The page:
- An ultra-dense library resource for rapid deconvolution of mutations that cause phenotypes in Escherichia coli.
Forward genetic screens in microbial models have led molecular-biological discovery but are virtually abandoned at present because of the labor of the mapping step. In this paper published in Nucleic Acids Research, scientists in the Susan Rosenberg Laboratory outline a high-throughput method and resource for mapping which of many random mutations, identified by whole-genome sequencing, causes screened phenotypes in Escherichia coli. “Deconvoluter” libraries of intergenic insertions of selectable markers allow rapid separation of phenotype-causing screenable mutations by a simple bacteriophage-induced gene-replacement strategy. This resource makes forward-genetic screens with mapping-by-sequencing, “forward genomics”, fast, simple and easy in E. coli and may be adapted for other microbial models.
- Recurrent Muscle Weakness with Rhabdomyolysis, Metabolic Crises, and Cardiac Arrhythmia Due to Bi-allelic TANGO2 Mutations
Breakdown of muscle tissue, also termed as rhabdomyolysis is a serious condition which can be life-threatening. The underlying genetic etiology of rhabdomyolysis is unknown in about half of all pediatric cases. In a study published in The American Journal of Human Genetics, Dr. Seema Lalani along with other scientists show that bi-allelic mutations in TANGO2 is responsible for recurrent episodes of muscle breakdown and cardiac arrhythmia in children. The findings suggest that two specific variants in TANGO2 are present as low-frequency heterozygous alleles in the Hispanic and European populations, causing considerable morbidity in the homozygotes in these populations.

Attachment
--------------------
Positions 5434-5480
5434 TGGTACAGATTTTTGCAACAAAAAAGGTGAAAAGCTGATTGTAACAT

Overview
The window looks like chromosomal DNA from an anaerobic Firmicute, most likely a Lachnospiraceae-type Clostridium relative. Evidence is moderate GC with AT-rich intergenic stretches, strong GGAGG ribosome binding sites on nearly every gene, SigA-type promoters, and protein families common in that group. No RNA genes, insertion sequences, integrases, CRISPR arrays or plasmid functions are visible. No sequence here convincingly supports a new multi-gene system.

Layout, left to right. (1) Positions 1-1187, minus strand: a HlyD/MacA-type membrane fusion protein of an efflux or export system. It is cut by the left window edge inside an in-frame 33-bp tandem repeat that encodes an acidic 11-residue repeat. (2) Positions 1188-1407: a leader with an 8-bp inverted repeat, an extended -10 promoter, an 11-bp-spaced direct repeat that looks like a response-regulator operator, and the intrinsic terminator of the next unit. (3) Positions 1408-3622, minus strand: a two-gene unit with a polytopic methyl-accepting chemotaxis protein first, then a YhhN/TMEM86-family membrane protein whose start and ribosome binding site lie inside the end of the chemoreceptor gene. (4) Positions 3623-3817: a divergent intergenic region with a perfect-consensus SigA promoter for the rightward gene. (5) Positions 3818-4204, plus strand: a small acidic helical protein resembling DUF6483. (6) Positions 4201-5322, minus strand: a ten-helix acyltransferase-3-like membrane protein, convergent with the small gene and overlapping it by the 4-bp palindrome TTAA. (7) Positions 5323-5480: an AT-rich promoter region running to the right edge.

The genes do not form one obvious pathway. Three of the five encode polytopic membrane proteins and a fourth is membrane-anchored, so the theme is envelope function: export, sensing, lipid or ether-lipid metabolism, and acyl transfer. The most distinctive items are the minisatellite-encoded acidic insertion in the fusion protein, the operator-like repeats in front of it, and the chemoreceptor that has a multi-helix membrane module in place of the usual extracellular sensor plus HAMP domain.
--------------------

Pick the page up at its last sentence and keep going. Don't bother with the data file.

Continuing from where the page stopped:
- A genome-wide association study of congenital cardiovascular left-sided lesions shows association with a locus on chromosome 20.
Left-sided congenital cardiac lesions are among the most common and most medically challenging forms of congenital heart disease. Although genetic factors are known to play a role in their development, the underlying genetics are complex and poorly understood. In a study published in Human Molecular Genetics, Dr. Neil Hanchard and the other authors demonstrate by using two multi-national cohorts of more than 1,000 patient samples that the contribution to the disease of genetic variants commonly observed in the population is moderately high. We also identified common variants on chromosome 20 and chromosome 1 that are strongly associated with susceptibility to LSLs. These regions contain multiple genes known to be involved in cardiac development, and thus offer new biological candidates for future exploration.
- Capture-based high-coverage NGS: a powerful tool to uncover a wide spectrum of mutation types
Currently, chromosomal microarray, karyotyping, and next generation sequencing (NGS) are used to detect copy number variants (CNVs), translocations, and single nucleotide variants (SNV), respectively. To perform all these procedures for comprehensive diagnosis is costly and time consuming. Dr. Wong and her team have developed an effective single step approach by using loose filtering parameters to assess raw data from target capture deep NGS. In a paper published in Genetics in Medicine, the authors show that this approach allowed simultaneous detection of all types of mutations, including SNVs, CNVs, translocations, and breakpoints.
Featured Publications: October - December 2015
- December 2015: Mutations in the transcriptional repressor REST predispose to Wilms tumor